Copper Facts Copper is a natural element – a metal that has been one of mankind’s most useful and valuable materials. It is represented by the chemical symbol Cu and the atomic number 29.
Copper is also an essential nutrient that is required by virtually all higher life forms. It is an essential component of dietary nutrition that enables the body to metabolize energy and function properly. As with humans, plants and animal health rely on adequate copper intake. The world’s two most important food crops – rice and wheat – are both highly dependent on sufficient copper in soil.
Copper has been indispensable to human progress. In fields ranging from medical equipment to energy efficiency, from jet planes to satellites, from television to the Internet, Copper is vital to our well being in day-to-day life.
Copper is by far the most sustainable gift of nature’s bounty. For as long as humans have put copper to use, they have taken advantage of the fact that it is virtually one hundred percent recyclable. It has always made economic sense to retrieve as much copper as possible from a product, at the end of its life cycle, and re-use it for some new purpose. Moreover, most copper in use, such as roofing, wiring, and plumbing, will remain in use for over half a century. Copper Insights Some of the earliest uses of copper we know of dates back to the cave men who used axes and other weapons made of copper. All the way from the Egyptian pyramids to Mohenjo Daro, archaeologists have discovered copper used to make statues and even plumbing systems. What surprised them was the fact that the plumbing was found to still be serviceable in our time!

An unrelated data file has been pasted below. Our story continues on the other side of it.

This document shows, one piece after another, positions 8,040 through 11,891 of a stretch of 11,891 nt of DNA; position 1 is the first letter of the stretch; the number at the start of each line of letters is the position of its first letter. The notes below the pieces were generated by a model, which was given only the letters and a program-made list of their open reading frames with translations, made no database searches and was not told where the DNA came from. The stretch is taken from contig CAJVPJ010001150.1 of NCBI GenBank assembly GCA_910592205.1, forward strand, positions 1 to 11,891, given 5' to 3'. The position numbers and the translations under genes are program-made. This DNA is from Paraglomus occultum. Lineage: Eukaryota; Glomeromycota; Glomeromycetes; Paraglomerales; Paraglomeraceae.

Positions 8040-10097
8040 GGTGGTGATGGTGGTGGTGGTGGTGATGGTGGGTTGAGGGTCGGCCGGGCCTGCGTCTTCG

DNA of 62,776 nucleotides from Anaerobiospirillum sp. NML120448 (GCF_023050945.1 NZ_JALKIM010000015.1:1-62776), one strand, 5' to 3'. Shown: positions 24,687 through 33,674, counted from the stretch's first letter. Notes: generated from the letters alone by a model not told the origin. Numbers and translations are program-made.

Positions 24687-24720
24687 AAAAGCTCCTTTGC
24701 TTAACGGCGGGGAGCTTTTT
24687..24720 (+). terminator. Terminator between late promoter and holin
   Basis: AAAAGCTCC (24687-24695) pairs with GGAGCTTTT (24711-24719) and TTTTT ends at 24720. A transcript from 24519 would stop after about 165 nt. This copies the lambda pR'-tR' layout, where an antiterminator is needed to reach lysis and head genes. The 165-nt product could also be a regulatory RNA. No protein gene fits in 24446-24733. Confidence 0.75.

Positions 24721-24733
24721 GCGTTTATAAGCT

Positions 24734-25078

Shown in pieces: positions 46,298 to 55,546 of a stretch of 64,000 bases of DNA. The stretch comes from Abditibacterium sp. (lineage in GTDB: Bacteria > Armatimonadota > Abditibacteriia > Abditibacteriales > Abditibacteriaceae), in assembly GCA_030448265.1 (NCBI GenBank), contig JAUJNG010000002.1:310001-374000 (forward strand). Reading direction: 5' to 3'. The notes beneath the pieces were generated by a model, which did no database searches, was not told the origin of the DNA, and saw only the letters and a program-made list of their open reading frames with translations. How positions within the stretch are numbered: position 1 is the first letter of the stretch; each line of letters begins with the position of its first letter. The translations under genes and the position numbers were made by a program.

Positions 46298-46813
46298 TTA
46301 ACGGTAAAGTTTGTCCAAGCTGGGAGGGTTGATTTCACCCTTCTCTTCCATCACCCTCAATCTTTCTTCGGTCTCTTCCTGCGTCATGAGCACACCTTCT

Ancient belief systems found to be based on scientific facts have proven that Copper, drinking water in copper vessels due to the metal’s anti-fouling properties. considered to be a ‘pure’ metal was best for storing food. Our ancestors would store
Did you know that some of the fastest micro processors in the world are made partly from copper? A major part of the connectors and instrument parts used in space crafts and rockets use copper.
Copper is one of the best and safest conductors of electricity and has replaced aluminium in all areas including house wiring. Think about this:
Replacing all Aluminium wound transformers with copper can result in annual energy savings of 4500 million kehr of energy and Rs. 1800 crores for India.
The daily dietary recommendation of copper for an adult is 1-2 mg and for a child is 0.5-I mg.
Expectant mothers are advised to double their intake of copper during the third trimester to ensure proper foetal development. Architectural uses of copper can remain in place for more than a century.
- One of the famous Dead Sea Scrolls found in Israel is made of copper instead of fragile animal skins. The scroll contains clues to a still undiscovered treasure.
- Archeologists have recovered a portion of a water plumbing system from the Pyramid of Cheops in Egypt. After 5,000 years, the copper tubing was still in serviceable condition.
- A copper frying pan at the University of Pennsylvania's museum has been dated to be more than 50 centuries old.
- When Columbus sailed to America, his ships (Nina, Pinta, and Santa Maria) had copper skins below the water line. The copper sheathing extended hull life and protected against barnacles and other types of biofouling. Today, most sea-going vessels use a copper-based paint for hull protection